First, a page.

Unlike airplane pilots, honey bees don't file a flight plan.
They know where they're going because their sisters tell them with their waggle dances.
Pollen. Nectar. Propolis. All good.
Bees seem to really like the pollen on rock purslane (Calandrinia grandiflora). It's red, but they can't see red; red appears to them as black.
Gardeners who grow rock purslane (Calandrinia grandiflora) in their yards are accustomed to seeing bees gathering red pollen.
Beekeepers? When they open their hives and see all the different colors of pollen--including yellow, orange, pink, purple, white and red--do they know where the red might have come from?
Interestingly, last year a beekeeper in the Red Hook neighborhood of Brooklyn, N.Y., reported seeing red--red honey. Finally, she realized her bees had been sipping maraschino cherry juice from vats at a nearby maraschino cherry company and bringing red "nectar" back to the hives.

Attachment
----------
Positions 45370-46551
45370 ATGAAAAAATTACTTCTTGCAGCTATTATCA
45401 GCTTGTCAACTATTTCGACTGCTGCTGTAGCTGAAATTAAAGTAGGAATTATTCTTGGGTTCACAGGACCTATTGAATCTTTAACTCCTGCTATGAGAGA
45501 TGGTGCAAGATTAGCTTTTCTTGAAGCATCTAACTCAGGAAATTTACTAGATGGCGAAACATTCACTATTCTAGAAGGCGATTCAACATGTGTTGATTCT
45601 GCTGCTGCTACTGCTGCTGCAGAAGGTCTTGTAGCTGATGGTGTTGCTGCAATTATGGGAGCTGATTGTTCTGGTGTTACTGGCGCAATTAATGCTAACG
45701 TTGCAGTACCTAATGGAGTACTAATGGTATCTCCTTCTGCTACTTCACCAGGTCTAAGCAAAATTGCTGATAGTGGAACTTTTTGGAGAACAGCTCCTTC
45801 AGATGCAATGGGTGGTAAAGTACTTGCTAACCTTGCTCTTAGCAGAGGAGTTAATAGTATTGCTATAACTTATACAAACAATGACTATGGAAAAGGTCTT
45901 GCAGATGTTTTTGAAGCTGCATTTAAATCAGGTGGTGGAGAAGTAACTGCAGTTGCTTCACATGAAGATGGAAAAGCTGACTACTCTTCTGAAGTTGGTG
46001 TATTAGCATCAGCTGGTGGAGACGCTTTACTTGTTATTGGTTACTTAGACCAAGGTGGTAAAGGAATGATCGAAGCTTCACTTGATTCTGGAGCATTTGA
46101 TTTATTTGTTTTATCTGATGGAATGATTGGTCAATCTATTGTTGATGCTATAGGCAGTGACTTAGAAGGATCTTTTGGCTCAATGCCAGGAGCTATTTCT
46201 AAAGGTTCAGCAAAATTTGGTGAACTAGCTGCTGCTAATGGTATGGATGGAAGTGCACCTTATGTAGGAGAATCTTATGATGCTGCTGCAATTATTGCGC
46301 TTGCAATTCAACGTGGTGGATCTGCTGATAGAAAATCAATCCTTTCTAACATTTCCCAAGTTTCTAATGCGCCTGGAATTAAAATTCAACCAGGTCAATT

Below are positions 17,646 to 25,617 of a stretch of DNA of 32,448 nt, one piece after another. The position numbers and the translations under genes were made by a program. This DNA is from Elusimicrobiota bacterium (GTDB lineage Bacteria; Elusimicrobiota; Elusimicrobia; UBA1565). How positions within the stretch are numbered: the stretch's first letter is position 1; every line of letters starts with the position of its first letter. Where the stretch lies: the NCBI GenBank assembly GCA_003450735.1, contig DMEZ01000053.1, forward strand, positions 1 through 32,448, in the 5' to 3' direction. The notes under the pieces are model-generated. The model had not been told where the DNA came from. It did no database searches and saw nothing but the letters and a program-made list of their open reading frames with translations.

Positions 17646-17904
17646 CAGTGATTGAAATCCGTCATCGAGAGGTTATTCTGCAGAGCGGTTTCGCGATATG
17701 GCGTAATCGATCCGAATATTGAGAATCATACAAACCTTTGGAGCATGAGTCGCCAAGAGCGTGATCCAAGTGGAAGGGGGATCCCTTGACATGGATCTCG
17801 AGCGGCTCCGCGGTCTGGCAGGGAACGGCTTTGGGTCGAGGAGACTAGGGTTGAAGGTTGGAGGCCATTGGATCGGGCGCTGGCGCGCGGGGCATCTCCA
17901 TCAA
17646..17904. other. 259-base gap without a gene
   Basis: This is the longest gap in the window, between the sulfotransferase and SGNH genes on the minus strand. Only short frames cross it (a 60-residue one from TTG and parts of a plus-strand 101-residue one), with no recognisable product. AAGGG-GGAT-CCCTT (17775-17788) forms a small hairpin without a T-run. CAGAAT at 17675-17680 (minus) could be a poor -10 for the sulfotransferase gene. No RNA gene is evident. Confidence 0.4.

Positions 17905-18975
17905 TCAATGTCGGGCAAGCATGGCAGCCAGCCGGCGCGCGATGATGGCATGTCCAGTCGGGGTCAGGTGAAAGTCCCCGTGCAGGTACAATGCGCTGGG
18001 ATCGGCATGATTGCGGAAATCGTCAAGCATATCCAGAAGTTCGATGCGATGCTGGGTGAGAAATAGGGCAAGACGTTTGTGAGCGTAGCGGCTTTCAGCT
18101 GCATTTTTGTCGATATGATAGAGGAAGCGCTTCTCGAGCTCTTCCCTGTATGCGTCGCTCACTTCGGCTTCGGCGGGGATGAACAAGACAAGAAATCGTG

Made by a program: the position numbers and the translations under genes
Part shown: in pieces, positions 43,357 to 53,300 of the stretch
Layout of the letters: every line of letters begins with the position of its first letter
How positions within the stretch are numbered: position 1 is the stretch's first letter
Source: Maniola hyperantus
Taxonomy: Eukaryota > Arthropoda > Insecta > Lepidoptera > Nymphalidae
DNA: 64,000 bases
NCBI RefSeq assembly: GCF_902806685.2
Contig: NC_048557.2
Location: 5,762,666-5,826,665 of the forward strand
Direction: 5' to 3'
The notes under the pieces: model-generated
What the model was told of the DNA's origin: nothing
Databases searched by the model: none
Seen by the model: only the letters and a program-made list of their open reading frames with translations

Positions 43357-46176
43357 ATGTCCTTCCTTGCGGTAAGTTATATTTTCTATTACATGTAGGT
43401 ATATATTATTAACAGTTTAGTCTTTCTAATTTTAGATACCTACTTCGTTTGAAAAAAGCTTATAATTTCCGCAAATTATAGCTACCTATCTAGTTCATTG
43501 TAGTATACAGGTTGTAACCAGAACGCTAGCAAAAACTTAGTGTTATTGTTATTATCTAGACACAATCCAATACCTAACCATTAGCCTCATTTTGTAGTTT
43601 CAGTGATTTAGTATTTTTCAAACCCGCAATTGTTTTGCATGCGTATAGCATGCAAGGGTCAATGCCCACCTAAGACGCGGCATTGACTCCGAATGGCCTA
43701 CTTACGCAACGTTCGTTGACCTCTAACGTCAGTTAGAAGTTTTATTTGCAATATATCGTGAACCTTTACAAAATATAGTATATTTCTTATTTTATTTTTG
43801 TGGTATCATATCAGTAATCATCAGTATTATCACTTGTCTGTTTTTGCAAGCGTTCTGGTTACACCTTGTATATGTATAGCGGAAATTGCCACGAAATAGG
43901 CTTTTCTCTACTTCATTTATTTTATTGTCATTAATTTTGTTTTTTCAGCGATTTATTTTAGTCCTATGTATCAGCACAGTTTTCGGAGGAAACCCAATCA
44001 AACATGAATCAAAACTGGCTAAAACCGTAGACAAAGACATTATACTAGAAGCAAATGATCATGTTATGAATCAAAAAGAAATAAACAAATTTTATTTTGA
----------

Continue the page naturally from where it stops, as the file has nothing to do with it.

It didn't taste like honey. That's because it wasn't.
The New York Times noted: "A fellow beekeeper sent samples of the red substance that the bees were producing to an apiculturalist who works for New York State, and that expert, acting as a kind of forensic foodie, found the samples riddled with Red Dye No. 40, the same dye used in the maraschino cherry juice."
Bee can't see red but a lot of other folks did.
Pollen-packing honey bee heading toward a rock purslane. (Photo by Kathy Keatley Garvey)
Cleaning her tongue as she flies, a honey bee is on a mission: rock purslane. (Photo by Kathy Keatley Garvey)